• Relate – This stage is about building relationships and providing information to enable your potential buyers to evaluate their options and ensure they have a consensus on the requirements and specifications of any new solution. In a traditional selling approach, information can be limited and is often held with individuals in an unstructured way. Social selling focuses on identifying the people who are ready to interact. Social insights and listening can be used to inform the content they would like to consume, identify their connections and fellow decision makers, generate triggers for next-step activity from buying signals and ensure outreach calls are timely and relevant to the buyer’s challenges.

  • Engage – Here you are trying to ensure the potential buyer picks you and your solution. You may be under pressure to meet sales targets and deliver results. In traditional selling, a volume, one-size-fits-all approach can sometimes be taken, or you may use cold calling or cold emails to increase the potential buyer pool size. Social selling focuses on leveraging the existing relationships you have built to support your being chosen as the new supplier. Your reputation as a thought leader and informed adviser is important here, enabling you to leverage a warm relationship and help guide the buying process with highly relevant and insightful conversations.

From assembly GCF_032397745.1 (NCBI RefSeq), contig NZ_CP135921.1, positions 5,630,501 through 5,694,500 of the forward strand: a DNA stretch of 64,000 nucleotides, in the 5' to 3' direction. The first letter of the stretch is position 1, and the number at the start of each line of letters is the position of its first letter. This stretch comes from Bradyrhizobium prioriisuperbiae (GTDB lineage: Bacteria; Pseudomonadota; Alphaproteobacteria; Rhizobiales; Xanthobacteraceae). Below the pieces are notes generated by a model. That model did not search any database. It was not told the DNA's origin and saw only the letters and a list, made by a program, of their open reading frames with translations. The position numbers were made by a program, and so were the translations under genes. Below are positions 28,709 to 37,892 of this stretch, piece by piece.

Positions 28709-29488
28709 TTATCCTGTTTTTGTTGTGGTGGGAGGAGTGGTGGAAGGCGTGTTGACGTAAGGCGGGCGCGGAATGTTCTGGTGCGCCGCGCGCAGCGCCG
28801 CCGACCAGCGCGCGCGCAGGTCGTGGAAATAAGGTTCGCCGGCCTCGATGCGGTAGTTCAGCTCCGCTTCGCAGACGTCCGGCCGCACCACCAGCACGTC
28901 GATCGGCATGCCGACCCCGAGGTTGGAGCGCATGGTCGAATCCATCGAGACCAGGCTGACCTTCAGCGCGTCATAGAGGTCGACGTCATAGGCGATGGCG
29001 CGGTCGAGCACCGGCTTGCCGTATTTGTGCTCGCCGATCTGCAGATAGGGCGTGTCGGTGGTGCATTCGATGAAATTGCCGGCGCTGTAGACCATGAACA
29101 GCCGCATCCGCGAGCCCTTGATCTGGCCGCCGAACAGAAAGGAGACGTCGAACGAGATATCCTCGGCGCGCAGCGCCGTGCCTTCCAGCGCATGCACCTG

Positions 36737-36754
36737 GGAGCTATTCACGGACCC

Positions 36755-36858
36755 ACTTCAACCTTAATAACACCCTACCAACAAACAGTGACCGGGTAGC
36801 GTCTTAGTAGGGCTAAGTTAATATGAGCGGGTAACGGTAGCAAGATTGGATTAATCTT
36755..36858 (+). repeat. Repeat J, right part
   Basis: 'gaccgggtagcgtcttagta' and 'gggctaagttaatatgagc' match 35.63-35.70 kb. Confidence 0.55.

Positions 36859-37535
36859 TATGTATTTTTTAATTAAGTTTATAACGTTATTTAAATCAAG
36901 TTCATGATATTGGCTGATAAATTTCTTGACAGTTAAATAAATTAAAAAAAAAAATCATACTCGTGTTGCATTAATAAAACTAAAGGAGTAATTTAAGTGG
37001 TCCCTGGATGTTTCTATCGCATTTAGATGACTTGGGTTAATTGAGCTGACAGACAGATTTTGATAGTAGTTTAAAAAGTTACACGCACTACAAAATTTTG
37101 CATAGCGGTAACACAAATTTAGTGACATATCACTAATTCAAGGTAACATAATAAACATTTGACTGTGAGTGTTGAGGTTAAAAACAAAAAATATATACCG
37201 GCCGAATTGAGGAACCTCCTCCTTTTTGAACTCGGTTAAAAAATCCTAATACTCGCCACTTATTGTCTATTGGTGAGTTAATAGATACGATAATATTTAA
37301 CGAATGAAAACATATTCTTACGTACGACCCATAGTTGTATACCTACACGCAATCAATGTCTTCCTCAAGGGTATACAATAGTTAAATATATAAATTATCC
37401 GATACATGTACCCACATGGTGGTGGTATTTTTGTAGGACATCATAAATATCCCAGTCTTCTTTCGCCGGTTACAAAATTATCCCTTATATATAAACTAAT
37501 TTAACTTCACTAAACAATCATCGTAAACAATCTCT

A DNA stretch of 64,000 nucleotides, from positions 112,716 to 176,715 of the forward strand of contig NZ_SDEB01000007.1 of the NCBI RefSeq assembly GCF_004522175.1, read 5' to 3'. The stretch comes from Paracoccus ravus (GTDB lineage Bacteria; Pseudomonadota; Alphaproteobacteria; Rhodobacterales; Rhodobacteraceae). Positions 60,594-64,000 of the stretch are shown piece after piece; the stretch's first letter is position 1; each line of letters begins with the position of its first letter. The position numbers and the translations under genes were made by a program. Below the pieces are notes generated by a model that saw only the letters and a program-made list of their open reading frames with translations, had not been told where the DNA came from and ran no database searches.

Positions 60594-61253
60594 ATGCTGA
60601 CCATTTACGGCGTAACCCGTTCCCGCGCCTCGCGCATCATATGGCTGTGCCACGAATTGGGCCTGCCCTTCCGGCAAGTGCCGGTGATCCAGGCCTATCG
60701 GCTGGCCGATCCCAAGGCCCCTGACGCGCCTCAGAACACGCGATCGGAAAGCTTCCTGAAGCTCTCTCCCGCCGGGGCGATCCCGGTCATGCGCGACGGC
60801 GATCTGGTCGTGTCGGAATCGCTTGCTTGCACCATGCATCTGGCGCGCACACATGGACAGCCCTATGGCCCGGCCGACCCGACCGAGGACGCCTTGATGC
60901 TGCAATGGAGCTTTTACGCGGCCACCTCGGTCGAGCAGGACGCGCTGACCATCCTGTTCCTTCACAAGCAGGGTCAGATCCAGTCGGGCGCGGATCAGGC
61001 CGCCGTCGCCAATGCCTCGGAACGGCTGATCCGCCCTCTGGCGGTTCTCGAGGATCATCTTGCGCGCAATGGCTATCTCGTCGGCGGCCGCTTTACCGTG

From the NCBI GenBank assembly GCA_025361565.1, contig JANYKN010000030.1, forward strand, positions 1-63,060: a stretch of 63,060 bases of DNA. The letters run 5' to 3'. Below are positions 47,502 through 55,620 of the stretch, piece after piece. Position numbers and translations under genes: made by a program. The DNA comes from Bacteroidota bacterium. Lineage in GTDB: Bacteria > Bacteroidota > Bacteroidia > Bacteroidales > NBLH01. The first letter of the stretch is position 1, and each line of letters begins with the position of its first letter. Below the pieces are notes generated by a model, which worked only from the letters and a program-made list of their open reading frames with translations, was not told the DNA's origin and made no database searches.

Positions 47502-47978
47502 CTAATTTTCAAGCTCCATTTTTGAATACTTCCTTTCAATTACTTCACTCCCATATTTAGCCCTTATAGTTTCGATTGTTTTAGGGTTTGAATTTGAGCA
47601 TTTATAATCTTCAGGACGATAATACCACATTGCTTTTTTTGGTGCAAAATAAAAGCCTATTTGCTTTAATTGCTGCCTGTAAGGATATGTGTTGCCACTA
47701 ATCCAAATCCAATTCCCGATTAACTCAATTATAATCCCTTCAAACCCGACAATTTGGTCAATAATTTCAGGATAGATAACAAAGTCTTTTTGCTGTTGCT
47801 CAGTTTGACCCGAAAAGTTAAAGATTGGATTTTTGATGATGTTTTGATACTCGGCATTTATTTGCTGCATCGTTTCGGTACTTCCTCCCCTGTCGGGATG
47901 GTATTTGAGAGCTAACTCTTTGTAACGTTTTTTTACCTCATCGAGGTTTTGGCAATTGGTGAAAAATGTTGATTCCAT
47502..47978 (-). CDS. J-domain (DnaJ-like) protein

• Support – This final stage considers the post-sale relationship. Often in traditional selling sales professionals may have a very limited role, with responsibility handed to onboarding teams, account management or marketing. Social selling means you retain the connection to ensure customer satisfaction and are ready to help identify possible future problems or needs. By continuing the relationship, you can also encourage recommendations and referrals and follow your contacts when they move to new roles or new companies. Having built up trust with your network, this is a great way to continue your thought leadership reputation with them and be front of mind for the next opportunity.

Social selling isn’t about hard selling or a quick sale. It’s a long-term commitment that requires a clear plan, an integrated approach and management support. Whether you are a small entrepreneurial start-up or a large global brand, by taking a structured approach, you can build an effective strategy that grows over time. SAP, the market leader in ERP software, started by testing the process in a single division and saw significant pipeline results before rolling it out across the world. Copy House, the independent technology content marketing agency, started by focusing on its founder’s personal brand and saw unprecedented growth within a year.